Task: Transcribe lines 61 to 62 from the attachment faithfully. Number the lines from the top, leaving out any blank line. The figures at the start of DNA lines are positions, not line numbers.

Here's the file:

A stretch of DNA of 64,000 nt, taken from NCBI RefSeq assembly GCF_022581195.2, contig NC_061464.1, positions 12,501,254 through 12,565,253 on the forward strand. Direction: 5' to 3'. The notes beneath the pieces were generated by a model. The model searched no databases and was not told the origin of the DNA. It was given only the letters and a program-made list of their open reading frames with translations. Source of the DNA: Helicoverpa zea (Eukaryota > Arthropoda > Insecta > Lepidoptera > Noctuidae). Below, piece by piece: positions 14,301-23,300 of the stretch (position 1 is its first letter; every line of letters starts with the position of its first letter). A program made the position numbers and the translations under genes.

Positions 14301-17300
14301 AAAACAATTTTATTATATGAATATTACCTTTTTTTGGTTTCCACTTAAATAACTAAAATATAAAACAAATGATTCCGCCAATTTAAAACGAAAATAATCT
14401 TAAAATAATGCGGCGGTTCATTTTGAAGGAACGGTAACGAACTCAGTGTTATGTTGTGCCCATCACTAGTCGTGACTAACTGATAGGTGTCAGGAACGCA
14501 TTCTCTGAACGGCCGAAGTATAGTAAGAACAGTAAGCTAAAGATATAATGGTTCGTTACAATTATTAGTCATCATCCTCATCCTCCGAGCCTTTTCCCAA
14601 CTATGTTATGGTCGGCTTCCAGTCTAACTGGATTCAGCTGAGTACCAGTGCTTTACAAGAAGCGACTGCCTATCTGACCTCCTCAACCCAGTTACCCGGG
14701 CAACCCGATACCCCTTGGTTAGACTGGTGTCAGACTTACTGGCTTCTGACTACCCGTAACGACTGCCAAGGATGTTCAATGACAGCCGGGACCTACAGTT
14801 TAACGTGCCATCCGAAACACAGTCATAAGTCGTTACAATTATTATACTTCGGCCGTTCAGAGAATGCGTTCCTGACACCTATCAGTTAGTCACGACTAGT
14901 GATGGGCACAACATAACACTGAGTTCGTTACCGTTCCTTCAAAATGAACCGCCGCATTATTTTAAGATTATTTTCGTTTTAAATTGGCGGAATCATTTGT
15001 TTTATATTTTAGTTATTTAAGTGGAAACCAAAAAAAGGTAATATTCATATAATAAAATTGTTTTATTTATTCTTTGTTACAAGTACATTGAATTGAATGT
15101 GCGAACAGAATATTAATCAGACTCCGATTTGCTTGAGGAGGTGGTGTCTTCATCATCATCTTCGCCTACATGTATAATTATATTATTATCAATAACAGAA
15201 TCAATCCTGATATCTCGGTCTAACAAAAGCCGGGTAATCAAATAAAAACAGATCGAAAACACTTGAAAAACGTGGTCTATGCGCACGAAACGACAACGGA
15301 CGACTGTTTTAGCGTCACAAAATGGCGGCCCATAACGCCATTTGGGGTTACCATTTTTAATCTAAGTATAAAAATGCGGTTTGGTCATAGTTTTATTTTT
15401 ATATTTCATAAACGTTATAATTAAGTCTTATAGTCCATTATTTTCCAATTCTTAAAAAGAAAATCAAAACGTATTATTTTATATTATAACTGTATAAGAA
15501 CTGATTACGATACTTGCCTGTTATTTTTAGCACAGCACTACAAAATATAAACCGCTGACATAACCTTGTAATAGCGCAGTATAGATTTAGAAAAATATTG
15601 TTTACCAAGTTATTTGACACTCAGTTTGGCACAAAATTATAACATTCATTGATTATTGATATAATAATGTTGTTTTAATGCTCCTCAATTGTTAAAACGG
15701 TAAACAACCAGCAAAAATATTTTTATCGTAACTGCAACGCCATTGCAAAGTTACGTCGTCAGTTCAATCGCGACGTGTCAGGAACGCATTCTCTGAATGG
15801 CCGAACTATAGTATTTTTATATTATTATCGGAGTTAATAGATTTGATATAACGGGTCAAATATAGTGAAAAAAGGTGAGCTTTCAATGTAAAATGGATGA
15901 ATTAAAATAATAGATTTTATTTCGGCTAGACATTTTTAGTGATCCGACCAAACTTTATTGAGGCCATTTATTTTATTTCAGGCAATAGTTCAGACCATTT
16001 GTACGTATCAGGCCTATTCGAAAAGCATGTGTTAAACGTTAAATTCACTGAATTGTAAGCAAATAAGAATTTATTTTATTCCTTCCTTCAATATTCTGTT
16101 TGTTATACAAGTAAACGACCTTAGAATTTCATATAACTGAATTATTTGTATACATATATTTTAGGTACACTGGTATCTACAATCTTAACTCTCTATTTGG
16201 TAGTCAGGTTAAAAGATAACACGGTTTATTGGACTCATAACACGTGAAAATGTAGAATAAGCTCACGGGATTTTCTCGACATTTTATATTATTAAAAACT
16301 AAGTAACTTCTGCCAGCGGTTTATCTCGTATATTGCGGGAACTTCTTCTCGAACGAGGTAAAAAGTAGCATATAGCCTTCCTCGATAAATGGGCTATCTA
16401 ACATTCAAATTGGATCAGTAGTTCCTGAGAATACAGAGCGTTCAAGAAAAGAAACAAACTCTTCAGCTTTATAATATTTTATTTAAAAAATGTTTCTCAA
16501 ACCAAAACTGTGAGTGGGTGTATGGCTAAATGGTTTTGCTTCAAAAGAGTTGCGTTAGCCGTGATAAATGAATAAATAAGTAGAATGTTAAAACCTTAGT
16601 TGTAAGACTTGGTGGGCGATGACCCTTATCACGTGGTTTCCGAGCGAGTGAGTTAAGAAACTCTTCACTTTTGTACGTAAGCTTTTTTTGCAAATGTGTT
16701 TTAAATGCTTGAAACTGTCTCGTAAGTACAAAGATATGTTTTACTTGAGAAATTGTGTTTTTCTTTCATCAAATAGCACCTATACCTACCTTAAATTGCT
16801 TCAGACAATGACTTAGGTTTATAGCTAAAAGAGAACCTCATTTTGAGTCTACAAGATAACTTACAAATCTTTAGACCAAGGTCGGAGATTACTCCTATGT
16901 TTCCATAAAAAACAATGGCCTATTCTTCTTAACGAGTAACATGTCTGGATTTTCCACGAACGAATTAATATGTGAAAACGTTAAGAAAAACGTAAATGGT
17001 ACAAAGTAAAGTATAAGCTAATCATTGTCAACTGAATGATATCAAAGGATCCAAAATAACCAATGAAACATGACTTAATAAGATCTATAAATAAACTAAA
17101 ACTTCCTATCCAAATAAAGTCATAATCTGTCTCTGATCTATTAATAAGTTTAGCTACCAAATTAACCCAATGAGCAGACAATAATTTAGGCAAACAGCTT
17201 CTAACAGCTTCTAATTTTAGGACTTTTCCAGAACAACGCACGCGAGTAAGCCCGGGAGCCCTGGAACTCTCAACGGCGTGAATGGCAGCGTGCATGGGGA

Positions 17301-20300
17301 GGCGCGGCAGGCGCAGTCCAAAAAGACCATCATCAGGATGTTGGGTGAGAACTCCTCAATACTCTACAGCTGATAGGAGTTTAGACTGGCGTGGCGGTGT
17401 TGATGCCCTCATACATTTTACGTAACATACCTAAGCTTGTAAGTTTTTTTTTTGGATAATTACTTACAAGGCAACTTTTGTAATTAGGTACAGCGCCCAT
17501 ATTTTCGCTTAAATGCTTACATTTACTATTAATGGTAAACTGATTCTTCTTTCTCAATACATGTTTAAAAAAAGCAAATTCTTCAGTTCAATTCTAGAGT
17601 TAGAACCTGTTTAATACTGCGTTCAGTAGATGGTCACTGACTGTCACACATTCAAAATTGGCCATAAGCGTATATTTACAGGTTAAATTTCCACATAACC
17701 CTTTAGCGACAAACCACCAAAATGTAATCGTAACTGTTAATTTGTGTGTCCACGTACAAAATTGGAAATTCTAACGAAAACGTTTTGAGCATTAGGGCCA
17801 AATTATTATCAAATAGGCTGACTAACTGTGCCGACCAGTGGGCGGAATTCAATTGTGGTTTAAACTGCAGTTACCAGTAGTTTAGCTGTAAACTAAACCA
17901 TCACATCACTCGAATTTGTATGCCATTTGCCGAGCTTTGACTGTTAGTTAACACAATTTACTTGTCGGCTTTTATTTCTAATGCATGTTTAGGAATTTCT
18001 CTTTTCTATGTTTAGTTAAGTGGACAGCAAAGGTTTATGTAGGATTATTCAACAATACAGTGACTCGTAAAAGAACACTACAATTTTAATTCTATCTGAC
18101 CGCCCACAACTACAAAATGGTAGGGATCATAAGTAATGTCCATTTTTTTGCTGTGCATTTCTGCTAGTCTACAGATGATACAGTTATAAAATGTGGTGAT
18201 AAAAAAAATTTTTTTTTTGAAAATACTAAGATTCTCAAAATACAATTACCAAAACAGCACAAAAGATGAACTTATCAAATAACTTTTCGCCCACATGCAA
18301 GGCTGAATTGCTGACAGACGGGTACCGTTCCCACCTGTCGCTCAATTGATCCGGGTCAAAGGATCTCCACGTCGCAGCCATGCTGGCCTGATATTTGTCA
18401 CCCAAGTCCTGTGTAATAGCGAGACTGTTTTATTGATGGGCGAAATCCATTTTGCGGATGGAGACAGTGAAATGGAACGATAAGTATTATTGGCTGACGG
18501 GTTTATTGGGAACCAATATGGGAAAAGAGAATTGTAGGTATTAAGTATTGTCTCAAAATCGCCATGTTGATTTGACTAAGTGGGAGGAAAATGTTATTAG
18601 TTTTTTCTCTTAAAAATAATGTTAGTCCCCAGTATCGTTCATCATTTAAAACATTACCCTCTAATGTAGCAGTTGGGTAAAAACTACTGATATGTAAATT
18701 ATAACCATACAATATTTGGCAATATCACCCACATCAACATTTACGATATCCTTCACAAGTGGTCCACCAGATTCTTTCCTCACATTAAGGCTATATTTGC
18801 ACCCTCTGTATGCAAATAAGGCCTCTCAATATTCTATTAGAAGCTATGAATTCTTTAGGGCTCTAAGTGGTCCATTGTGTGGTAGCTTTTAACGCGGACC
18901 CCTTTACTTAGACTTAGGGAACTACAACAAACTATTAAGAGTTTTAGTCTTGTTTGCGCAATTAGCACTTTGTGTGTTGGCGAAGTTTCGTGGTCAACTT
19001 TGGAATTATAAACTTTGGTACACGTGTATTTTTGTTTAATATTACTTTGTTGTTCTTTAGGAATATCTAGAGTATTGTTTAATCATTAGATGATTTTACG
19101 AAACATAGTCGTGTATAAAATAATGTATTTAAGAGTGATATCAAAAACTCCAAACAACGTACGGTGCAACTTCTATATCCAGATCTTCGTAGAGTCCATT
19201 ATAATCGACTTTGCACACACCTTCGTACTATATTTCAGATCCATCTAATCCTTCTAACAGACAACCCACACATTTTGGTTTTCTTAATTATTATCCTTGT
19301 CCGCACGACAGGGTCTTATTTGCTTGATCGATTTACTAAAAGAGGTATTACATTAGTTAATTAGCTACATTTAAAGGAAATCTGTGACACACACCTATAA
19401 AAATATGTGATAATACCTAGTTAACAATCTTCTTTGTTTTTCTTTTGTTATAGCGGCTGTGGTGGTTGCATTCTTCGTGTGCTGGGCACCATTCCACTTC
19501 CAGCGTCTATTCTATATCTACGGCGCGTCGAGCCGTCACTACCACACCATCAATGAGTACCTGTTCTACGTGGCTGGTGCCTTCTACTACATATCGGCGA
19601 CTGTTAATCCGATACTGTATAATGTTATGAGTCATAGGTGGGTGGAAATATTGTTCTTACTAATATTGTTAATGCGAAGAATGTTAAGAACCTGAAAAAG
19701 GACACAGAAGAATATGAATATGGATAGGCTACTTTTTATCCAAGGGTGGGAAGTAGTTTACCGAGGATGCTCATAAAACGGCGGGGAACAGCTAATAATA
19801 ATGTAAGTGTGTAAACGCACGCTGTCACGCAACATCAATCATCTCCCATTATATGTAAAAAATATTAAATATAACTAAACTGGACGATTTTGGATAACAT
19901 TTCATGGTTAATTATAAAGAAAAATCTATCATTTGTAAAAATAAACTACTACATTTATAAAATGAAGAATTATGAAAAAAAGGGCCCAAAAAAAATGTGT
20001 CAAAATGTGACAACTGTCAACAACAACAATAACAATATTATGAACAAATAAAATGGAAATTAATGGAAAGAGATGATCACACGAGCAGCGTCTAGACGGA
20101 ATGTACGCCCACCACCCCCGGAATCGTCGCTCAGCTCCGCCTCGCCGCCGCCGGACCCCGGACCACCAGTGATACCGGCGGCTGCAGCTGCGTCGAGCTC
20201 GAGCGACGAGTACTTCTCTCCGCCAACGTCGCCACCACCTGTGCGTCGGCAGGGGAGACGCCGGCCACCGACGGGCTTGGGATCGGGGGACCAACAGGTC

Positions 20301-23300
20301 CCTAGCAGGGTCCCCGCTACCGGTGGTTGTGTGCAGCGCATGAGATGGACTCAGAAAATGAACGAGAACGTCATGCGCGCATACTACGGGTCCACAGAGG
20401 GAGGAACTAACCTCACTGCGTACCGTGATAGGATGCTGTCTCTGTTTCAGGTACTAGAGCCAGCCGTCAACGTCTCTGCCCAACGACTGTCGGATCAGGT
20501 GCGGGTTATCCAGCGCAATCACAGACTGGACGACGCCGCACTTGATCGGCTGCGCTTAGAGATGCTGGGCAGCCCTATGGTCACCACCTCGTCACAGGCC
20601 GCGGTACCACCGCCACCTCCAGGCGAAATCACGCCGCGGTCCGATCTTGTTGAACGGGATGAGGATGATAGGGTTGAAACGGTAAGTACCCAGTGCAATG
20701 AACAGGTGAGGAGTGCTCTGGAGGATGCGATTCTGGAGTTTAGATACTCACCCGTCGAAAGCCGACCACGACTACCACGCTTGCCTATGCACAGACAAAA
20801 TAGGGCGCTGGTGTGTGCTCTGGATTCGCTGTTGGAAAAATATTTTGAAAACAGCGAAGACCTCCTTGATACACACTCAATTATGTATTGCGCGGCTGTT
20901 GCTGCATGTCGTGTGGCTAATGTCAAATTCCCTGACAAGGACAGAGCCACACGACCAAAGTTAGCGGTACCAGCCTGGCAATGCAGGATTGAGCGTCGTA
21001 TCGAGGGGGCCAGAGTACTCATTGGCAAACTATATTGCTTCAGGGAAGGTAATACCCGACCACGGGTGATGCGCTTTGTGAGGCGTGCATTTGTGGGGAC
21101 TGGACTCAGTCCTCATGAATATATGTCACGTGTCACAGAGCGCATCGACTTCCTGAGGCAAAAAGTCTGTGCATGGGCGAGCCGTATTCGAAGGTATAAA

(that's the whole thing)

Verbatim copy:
20001 CAAAATGTGACAACTGTCAACAACAACAATAACAATATTATGAACAAATAAAATGGAAATTAATGGAAAGAGATGATCACACGAGCAGCGTCTAGACGGA
20101 ATGTACGCCCACCACCCCCGGAATCGTCGCTCAGCTCCGCCTCGCCGCCGCCGGACCCCGGACCACCAGTGATACCGGCGGCTGCAGCTGCGTCGAGCTC